New voices to the state political scene will face off on Election Day in the race for House District 118, which encompasses much of Somerset County including parts of the Unorganized Territory.

Democrat Philip Estabrook, a school teacher from Cornville, and Republican Chad Grignon, a geothermal and well drilling business owner from Athens, will vie for the seat vacated by three-term incumbent Rep. Larry Dunphy, the unenrolled legislator from Embden who is not seeking re-election.

The high costs of running a business in Maine and finding ways to boost the state contribution for education are on the minds of the candidates, who disagree on the issue of Medicaid expansion in the state.

Grignon, 43, said he is not afraid to talk politics and was encouraged to run for office.

“My passion was noticed, and I was kind of asked to put my money where my mouth is,” Grignon said. He said he knows people in Maine cannot always afford “the basic things” and wants to shake things up in Augusta.

“My biggest issue is taxes on small business and energy costs,” Grignon said.

Estabrook, 39, decided to run to bring a more “reasoned and moderate voice” to the State House. He said the tone in Augusta often is “very toxic” and would work to bring both sides together to get the business of government done.

For Estabrook, education is a primary issue. School funding continues to be a challenge, he said.

“The inability of the state to properly fund its portion of the ed budget puts a huge amount of pressure on property taxes for municipalities,” he said. “It comes at a time when municipalities are struggling immensely with property taxes with the closing of businesses, the closing of mills.”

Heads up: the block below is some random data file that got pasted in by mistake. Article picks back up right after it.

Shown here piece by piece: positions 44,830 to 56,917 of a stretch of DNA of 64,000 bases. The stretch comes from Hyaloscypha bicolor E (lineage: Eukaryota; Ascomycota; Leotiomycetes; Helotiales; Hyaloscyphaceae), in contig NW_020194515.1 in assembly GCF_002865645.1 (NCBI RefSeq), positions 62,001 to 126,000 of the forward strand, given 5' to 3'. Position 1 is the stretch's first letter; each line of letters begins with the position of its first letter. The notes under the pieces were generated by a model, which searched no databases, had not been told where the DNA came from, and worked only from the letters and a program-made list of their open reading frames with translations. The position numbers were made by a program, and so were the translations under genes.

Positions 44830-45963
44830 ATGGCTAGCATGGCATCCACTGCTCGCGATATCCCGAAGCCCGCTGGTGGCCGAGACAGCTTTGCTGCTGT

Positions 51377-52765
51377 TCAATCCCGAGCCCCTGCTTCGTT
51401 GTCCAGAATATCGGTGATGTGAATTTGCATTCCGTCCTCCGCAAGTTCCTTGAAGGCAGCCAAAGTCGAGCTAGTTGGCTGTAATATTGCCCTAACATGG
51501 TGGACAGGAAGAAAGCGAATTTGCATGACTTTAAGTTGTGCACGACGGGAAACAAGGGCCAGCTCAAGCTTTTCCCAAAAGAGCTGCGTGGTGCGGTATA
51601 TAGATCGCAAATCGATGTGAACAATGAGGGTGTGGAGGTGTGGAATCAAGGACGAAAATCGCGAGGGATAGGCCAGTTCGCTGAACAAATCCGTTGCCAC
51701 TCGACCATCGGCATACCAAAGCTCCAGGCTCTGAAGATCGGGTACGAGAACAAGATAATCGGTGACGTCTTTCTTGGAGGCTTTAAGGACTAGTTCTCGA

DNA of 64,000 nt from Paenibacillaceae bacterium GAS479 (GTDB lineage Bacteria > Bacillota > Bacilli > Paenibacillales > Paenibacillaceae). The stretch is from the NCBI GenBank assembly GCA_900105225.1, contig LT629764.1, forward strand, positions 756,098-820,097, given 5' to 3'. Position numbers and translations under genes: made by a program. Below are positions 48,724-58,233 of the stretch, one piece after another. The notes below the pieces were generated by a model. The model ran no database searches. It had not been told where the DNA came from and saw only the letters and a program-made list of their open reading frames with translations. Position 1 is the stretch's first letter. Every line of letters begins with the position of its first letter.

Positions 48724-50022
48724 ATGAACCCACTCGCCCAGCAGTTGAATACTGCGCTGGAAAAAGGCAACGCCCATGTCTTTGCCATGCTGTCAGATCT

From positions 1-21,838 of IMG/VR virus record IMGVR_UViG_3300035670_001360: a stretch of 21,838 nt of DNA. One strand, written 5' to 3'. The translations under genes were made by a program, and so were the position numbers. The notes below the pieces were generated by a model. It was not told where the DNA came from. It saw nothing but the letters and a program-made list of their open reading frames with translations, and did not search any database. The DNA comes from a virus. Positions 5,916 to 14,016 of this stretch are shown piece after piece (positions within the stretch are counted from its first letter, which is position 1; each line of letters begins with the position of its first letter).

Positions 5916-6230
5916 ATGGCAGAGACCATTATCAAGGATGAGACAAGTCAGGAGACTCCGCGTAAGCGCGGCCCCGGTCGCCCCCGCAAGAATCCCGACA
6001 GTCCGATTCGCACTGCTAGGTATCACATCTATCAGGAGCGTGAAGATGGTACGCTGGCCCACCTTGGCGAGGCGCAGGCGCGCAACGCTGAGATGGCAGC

Grignon said Maine is not competitive when it comes to attracting and keeping small businesses in the state. He said jobs are leaving the state for New Hampshire because of too many regulations, income taxes and excise and sales taxes on equipment. He said the high cost of energy in the state is stifling manufacturing, and he would work to change that. He said the low cost of electricity in neighboring Quebec, Canada, also is stealing good paying manufacturing jobs.

He said he would eliminate the state income tax, which he said would have more people working and spending more money in the local economy. A sales tax on goods and possible food and lodging taxes could make up some of the difference along with eliminating frivolous state spending programs.

“My theory is let’s try to live within their means, and let people have their own money that they earn,” he said.

Grignon said the cost of health care is “out of control,” and he backs a bill sponsored by state Sen. Rodney Whittemore, R-Skowhegan, to allow competitive purchasing of insurance across state lines.

“I don’t care if it’s a right thing or a left thing, I want the truth,” Grignon said.

Estabrook said he is a proponent of Medicaid expansion, which he said would bring millions of federal dollars into Maine and produce jobs in the heath care sector. Grignon disagrees, saying he stood with the governor and his allies in the Legislature who oppose expansion as a handout to “able-bodied” people who’d rather get government assistance than get a job.

Estabrook said District 118 residents need to fight for their share of the state budget with state assistance for education and health care.

“I think the aging population that we have is a huge issue,” he said. “We also should have opportunities for small businesses where people are going to be producing on a small scale. Having state dollars that we pay come back into our district would offset some of the rising property taxes and may also help people to stay in the area rather than leave.”

Doug Harlow — 612-2367

[email protected]

Twitter:@Doug_Harlow


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